A "safe harbor" would protect investors from deportion or removal, a harsh and unfair result currently of not proving the removal of the two "conditions" (1) that the full $500,000 was invested in the EB-5 investment project, and (2) that the project created 10 new jobs for U.S. workers.  In the case of a regional center project, indirect and induced jobs may be counted as well.
But now, when investors are unable to prove that the two conditions were met, USCIS places the investors and their family members in deportation (or removal) proceedings.  A very unfair thing to do to foreign investors who invested the money.
I urge Congress to pass a safe harbor provision to make the EB-5 Program fair and just for foreign investors.

Thursday, September 29, 2016

EB-5 regional center program extended until Dec. 9

The House gave approval Wednesday to an already Senate-approved continuing budget resolution that would extend the EB-5 regional center program until Dec. 9, and avoid a government shutdown.

Saturday, September 17, 2016

EB-5 bill is a mixed bag but won't become law

Rep. Bob Goodlatte, chairman of the House Judiciary Committee, has introduced a bill that targets the so-called "EB-5 Program" for foreign immigrant investors. It has some good provisions in it, some bad provisions, but is not likely to become law.
Congress has shown the American people over and over again that it will not do anything about immigration -- legal or illegal -- so the bill has little chance of becoming law. I would not be surprised if the chairman gets a favorable vote in the House Judiciary Committee, but in my view it goes no further.
What is likely is a reauthorization of the EB-5 Program for three to five more years in the Continuing Budget Resolution, and that will likely occur in the first week or so in December before this session of Congress adjourns sine die.  You heard it here first.

Tuesday, July 5, 2016

Alleged fraud uncovered in California regional center

Merced (California) County Superior Court Judge David Moranda ruled May 31 that a felony criminal case involving Sierra Academy of Aeronautics and KS Aviation co-owner Daniel B. Yoon, 66, must proceed to trial.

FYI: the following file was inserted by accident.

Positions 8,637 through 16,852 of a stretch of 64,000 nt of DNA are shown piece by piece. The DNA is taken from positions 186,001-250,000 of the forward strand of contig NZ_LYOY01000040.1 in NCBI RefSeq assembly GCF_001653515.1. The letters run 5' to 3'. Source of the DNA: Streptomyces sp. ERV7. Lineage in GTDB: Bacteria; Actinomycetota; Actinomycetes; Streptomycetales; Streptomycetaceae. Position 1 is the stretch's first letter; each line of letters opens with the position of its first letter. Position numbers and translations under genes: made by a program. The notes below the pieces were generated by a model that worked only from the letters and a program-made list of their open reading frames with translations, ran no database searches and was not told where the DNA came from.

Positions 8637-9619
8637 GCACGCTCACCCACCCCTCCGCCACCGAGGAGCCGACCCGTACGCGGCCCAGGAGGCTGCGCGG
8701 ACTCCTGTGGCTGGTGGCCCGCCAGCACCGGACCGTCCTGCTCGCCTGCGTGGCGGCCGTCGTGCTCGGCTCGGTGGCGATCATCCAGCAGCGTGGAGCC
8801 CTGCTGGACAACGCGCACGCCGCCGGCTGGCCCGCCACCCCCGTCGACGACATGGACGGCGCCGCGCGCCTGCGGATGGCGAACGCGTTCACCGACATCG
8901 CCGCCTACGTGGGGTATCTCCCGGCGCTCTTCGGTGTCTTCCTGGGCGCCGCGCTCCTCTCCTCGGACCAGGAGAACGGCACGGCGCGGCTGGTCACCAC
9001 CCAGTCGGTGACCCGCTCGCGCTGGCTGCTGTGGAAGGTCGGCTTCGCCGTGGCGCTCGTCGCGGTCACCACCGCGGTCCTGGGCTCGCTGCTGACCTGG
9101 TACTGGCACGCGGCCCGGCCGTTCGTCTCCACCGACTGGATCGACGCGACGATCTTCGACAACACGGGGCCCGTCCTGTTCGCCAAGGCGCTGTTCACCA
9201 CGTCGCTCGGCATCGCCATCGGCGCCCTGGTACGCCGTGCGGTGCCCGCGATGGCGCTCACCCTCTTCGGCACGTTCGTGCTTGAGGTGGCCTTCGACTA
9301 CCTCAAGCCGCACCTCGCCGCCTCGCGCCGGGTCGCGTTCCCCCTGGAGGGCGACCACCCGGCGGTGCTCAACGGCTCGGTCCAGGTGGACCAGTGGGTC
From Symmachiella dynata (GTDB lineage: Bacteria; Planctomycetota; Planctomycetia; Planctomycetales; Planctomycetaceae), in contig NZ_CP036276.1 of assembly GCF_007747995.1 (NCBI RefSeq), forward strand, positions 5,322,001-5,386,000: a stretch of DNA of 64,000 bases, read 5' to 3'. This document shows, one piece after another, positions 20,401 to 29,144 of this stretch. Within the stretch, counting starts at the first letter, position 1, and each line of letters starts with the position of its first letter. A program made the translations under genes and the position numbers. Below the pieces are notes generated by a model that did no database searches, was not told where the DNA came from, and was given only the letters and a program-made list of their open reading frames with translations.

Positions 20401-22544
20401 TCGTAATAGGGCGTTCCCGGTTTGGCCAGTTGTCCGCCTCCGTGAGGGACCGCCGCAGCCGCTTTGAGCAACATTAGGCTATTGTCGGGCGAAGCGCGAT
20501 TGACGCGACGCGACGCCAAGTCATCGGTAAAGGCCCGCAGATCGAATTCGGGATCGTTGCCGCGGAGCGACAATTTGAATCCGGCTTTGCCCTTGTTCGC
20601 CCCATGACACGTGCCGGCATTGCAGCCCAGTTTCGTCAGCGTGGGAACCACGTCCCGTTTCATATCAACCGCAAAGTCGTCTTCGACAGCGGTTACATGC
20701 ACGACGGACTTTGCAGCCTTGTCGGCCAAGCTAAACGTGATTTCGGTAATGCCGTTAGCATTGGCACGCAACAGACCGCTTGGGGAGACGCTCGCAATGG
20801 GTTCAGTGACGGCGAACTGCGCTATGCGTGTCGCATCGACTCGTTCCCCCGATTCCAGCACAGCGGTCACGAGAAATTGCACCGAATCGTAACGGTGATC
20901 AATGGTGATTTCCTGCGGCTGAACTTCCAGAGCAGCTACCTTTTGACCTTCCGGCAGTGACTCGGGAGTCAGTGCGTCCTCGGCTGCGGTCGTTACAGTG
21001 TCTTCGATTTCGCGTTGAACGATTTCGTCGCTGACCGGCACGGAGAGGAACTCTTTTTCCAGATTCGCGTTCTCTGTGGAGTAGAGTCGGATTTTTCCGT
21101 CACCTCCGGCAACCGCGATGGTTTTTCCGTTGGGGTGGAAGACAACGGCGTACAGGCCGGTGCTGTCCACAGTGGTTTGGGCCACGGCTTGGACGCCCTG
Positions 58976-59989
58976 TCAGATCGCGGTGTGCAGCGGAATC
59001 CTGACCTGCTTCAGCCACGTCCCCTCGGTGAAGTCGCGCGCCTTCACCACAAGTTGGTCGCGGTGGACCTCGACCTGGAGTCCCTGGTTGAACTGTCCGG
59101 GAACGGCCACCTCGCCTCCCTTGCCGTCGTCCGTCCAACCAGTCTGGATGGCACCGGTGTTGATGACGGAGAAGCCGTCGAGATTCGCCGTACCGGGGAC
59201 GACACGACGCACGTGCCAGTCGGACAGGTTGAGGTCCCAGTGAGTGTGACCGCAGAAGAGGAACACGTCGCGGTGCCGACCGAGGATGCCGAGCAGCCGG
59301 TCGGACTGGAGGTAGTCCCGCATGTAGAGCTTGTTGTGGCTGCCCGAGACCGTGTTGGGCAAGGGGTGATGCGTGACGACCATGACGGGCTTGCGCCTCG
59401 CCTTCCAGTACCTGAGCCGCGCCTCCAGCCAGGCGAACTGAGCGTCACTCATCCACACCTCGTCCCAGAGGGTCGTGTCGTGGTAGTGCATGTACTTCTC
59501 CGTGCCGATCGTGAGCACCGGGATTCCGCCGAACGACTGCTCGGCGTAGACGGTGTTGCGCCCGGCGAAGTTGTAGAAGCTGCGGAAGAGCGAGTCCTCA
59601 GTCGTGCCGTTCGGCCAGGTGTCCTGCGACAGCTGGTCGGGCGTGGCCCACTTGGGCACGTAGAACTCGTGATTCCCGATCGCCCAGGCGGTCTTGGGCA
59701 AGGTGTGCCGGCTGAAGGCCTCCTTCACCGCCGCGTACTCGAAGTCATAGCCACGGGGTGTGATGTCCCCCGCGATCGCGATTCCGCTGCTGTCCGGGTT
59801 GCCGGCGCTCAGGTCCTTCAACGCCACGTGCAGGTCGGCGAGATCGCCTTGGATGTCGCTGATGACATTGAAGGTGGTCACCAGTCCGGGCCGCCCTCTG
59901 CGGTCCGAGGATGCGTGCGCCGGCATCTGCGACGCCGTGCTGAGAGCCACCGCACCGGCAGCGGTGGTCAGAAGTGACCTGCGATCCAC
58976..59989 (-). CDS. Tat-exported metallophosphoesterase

Yoon is facing two counts of fraud (intent to defraud) and two counts of falsification of corporate documents.
Prosecutor Walter Wall said in court that accusing him of falsely using the name of the flight school’s second owner, John Yoon (no relation), while applying for a $3 million loan from the Small Business Association and forging documents diminishing the percentage of ownership in Dan Yoon’s favor. He said the alleged illegal loans where used to purchase a flight simulator from the Boeing Aircraft Corporation, which is a critical component of the flight school’s pilot training program.
Last January, federal agents from the U.S. Treasury Department raided the Atwater flight school as part of a federal investigation.
Daniel Yoon is facing a host of legal problems in civil court.
John Yoon is suing Daniel Yoon in a fight for control over the flight school, which was established in the Bay Area and moved to Castle in 2004.
The civil lawsuit between John Yoon and Daniel Yoon is ongoing.
The Sierra Academy of Aeronautics is a school that trains commercial pilots for several Asian commercial flight companies.  Daniel Yoon owns a regional center called Sierra Air Center Development, LLC, which was established to provide flight training.  His regional center is under investigation by U.S. Citizenship and Immigration Services, and was moved to Castle, CA, several years ago.

Thursday, June 23, 2016

EB-5 is about job creation

The words I am hearing from our politicians make little sense. If I need a job, I am going to where the job is. I don't care if the job is in an "affluent" area or not. A job is a job.